Watch: Nudura's ICFs Fend Off the Elements

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With the many issues affecting the building industry, insulated concrete forms create an efficient and durable alternative to conventional framing.

Nudura's Insulated Concrete Forms (ICF) were chosen for the structural wall system at the off-grid VISION House Seattle Cascades because of their ease of installation, energy efficiency, and resiliency.

90-webICFs use two rigid panels of expanded polystyrene (EPS) foam held together by recycled plastic web ties. Once installed, the ICFs are filled with concrete. The concrete provides strength and thermal mass, while the foam produces an airtight layer of insulation. This allows for thermal lag to occur, reducing the energy needs of a home. Thermal lag occurs when the walls soak up heat during the day, releasing it at night, allowing for reduced energy demand.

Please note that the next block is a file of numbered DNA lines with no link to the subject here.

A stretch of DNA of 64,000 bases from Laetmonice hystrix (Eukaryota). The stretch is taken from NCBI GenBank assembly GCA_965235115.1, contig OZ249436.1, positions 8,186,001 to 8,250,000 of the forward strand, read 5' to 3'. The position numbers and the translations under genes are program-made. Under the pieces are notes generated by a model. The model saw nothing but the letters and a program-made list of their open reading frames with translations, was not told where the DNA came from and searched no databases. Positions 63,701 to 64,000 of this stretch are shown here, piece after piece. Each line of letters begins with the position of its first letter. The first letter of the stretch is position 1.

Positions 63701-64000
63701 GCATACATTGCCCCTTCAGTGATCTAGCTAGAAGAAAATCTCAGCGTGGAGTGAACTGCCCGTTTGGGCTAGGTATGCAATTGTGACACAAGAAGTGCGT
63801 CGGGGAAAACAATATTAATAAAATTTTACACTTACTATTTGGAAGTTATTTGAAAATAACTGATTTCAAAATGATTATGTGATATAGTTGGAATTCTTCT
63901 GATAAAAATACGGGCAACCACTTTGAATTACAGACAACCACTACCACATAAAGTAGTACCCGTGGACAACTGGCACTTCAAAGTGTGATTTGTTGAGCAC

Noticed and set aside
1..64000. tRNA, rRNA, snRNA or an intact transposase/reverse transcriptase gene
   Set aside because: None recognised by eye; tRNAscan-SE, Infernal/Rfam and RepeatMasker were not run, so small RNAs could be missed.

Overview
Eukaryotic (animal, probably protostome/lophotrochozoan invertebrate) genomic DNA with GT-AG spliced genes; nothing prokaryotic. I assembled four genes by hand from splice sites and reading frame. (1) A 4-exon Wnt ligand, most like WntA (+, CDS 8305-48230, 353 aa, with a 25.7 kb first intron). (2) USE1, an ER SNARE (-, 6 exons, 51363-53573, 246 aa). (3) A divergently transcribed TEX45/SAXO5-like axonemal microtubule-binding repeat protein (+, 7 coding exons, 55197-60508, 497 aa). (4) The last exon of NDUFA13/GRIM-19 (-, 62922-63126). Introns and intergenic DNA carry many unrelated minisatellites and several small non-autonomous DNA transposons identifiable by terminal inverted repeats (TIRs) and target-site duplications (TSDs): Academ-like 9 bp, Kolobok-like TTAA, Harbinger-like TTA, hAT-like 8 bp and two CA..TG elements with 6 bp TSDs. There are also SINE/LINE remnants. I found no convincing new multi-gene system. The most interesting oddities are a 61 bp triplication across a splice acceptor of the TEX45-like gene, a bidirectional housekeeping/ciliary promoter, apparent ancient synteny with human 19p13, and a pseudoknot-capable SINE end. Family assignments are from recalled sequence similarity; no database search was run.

Made out of EPS foam, which is approximately 90 percent air, ICFs are easy to move and assemble. Streamlined installation is particularly important today as builders struggle with accessing skilled labor. 

ICFs have become cost-effective in today’s market, as soaring lumber prices have been estimated to increase the cost of an average American home by up to $36,000. Moisture, insect, and fire resistance are innate benefits of ICF, making them highly durable and long-lasting. 

Get an up close look at how ICFs go up in this video, where owner C.R. Herro walks the construction site with Eric Miller, regional sales manager of Nudura Insulated Concrete Forms, to talk about the reasons the house was designed using ICFs.